There’s something fundamentally wrong with the universe…

Considering that the original Battlestar Galactica‘s awfulness was only exceeded by, ahem, Galactica 1980, I’m surprised the new Battlestar Galactica is actually pretty good. I have some minor nits to pick (for example, water is not exactly rare in the universe), but, unlike recent incarnations of Star Trek, I have yet to be disappointed.

Who would have thought we would live in a universe where a remake of a crappy 70’s sci-fi would be better than Star Trek?

5 thoughts on “There’s something fundamentally wrong with the universe…”

  1. What do you mean, “not exactly rare?” We’ve observed it in exactly one place. If you’re thinking of the “dirty snowball” model of comets, remember that they’re believed to be composed of frozen carbon dioxide and methane, possibly with traces of water ice … but it’s just a hypothesis at this point. Besides, even if comets are solid water ice from pole to pole, they’re still incredibly rare. We have only been able to identify a few thousand of them in the entire volume of the solar system.

    Water is, in fact, a very rare substance indeed, according to everything we currently know about the universe.

  2. What about Europa?

    Mars – though arid, does have some water and there are signs that water was once abundant.

    Water has been detected in interstellar space.

    Hydrogen is the most abundant element in the universe and oxygen is fairly common – why do you think water is rare?

  3. We have theories, but zero evidence that there’s any water on Europa. Ice, definitely, but lots of things become ice when they freeze. At those temperatures (50 K), practically everything freezes.

    We have never found water on Mars. Some scientists believe that water may once have existed on Mars, but we’ve never found any evidence that it still does.

    It’s incorrect to say that water has been detected in interstellar space. What we’ve observed is absorption on the water line in large interstellar gas clouds. This can be caused by individual molecules floating free in space. One molecule of H20 floating in a cubic mile of vacuum can’t really be called “water” in any meaningful sense of the word.

    Water is rare because it is a very fragile substance. The molecular bonds that hold hydrogen and oxygen together are very weak. Water can only exist at all in a very narrow range of temperatures and pressures, and it comes apart very easily.

    But here’s the more important part: everything is rare. The universe, even within these little neighborhoods we call galaxies, is completely, totally, 100% empty … except for occasional, microscopic specks of dust.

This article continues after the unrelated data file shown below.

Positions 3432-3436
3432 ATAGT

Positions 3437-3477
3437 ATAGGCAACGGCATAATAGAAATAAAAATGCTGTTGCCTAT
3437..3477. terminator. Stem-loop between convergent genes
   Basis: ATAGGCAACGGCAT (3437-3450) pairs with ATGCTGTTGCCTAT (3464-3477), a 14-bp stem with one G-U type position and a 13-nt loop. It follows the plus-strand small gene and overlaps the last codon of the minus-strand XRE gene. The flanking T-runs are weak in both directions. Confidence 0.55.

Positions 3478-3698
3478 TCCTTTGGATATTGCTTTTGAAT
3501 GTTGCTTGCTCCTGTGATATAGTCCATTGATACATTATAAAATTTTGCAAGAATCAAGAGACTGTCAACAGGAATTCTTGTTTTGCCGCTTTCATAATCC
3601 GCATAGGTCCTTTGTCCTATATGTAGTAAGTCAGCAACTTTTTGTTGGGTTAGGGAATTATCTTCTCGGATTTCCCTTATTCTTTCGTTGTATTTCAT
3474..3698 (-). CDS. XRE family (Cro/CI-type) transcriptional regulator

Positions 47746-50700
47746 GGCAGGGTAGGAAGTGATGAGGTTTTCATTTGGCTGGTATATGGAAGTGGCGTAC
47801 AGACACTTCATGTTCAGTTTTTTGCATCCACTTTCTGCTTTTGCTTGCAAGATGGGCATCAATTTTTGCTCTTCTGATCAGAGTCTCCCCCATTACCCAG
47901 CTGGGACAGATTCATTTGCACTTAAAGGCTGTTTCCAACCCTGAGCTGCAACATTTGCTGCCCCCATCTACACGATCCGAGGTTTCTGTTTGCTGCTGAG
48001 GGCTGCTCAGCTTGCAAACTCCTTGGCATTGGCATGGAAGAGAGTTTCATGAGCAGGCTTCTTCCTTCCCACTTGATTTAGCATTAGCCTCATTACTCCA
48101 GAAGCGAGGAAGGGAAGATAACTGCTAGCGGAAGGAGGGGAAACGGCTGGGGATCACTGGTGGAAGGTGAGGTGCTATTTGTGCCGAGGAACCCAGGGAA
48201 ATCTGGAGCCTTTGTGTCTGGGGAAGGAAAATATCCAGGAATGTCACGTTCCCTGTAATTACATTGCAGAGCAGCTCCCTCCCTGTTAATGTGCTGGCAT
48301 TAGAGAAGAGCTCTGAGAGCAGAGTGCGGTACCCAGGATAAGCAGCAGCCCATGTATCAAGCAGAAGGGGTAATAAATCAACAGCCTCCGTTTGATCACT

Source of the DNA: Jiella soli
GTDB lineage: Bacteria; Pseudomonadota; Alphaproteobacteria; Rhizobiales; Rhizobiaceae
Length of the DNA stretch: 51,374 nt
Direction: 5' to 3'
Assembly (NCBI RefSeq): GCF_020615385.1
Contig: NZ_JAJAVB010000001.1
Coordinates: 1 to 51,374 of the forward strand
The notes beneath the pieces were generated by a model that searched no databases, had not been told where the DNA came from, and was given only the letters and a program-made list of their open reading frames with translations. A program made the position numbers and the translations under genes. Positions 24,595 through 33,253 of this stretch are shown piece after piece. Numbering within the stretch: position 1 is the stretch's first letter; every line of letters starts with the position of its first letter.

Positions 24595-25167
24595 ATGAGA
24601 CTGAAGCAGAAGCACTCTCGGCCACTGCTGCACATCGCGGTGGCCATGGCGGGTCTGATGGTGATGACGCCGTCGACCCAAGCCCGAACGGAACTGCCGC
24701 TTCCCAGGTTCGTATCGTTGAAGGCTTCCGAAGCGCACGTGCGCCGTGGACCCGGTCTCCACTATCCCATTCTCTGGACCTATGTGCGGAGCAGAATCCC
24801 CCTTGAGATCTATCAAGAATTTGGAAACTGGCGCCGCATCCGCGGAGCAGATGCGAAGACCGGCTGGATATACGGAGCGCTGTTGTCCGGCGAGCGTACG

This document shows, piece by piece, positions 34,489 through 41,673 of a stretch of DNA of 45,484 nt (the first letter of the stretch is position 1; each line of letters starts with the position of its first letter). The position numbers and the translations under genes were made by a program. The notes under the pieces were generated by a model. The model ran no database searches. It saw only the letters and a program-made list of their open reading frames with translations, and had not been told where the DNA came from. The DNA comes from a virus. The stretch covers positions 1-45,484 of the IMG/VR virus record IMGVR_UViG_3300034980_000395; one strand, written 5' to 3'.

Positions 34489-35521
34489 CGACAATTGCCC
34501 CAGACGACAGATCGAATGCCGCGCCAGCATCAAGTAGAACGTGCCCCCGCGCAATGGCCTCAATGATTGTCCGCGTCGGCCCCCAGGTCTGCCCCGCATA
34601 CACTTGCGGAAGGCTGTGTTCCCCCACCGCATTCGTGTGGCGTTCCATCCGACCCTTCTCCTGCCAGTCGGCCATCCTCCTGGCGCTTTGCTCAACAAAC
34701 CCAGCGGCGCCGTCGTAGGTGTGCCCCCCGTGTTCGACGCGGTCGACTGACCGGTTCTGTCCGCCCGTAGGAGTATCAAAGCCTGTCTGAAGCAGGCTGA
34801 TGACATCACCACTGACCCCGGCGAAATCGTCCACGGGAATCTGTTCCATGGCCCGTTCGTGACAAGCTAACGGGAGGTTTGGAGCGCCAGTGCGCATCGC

In the context of a television show about thirsty people floating in the vacuum of interstellar space, we’re not just talking about water in the theoretical sense. We’re not talking about “look at the hydrogen and oxygen lines; there’s water in that nebula!” We’re talking about useful, recoverable quantities of water. We’re talking about something along the lines of an ocean or a glacier. Even if you really, really stretch the definition to include every possible theory we’ve ever had, we’ve still only encountered water in two places in the entirety of the known universe.

    Space is vast and empty. Creation is barren and desolate.

  4. Yeah, I’m with Jeff: it ain’t water that we need, but recoverable, potable water.

    Anyhoo, 1980 was an inadequate dose of methadone to the bad heroin of the original. Nits aside, I am quite enamoured with the new BSG. I especially love female Boomers and Starbucks, and the Commander Adama rocks. Good character, plot dev, nice production values, fair compromises (e.g., muffled sound in space POV shots), and the only show these days I can’t wait to see each week.

  5. Thats i call really drunk posts…

    You sayd, ”Space is vast and empty. Creation is barren and desolate.” Damn man, this is sad…

    Life in pure sodium chloride is impossible you think, but i learn thats is a fact, in discovery channel.

    Sodium chloride is essencial for life, but in high levels is one of the most toxic substances. But there is life,under sea in high temperatures, or in high level sodium. Explain this.

    Exist a planet in this galaxy or another, that have life in toxic enviroment? Like gas or lava pool? Thats never touch h20 combination?

    Life don’t need material rules like the union of particles, hydrogen and oxygen. Or talking about ”LARGE SEAS”, temperature, gravity…

    If water is rare as you speak, why Earth have 70% in his build? Oh yeah, and you start to talking about some star trek shit, like coincidence of mathematic probabilities…

    So explain that probability, what about TITAN?
    If water is this rare, why europa come closes, in a system like we have here? Is fact, water is really rare,,, to our pathetic conception of a fucking Hubble. Universe is full of life, i guarantee.

    You talk about ”know universe” like captain kirk, like a man that have put every foot in every planet of every system ”knowable”…

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